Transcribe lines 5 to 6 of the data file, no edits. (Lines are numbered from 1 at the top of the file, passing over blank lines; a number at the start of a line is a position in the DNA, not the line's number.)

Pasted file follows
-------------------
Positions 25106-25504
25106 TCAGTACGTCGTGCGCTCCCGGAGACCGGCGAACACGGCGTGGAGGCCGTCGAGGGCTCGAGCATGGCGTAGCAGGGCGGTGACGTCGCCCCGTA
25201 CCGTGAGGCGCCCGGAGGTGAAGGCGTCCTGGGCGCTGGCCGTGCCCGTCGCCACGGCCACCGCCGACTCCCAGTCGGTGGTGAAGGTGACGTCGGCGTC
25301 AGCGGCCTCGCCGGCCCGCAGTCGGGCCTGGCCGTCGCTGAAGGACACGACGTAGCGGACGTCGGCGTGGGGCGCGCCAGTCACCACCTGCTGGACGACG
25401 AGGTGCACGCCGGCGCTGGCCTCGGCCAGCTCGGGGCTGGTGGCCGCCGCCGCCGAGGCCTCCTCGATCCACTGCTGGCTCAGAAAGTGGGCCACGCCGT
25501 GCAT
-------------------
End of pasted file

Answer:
25401 AGGTGCACGCCGGCGCTGGCCTCGGCCAGCTCGGGGCTGGTGGCCGCCGCCGCCGAGGCCTCCTCGATCCACTGCTGGCTCAGAAAGTGGGCCACGCCGT
25501 GCAT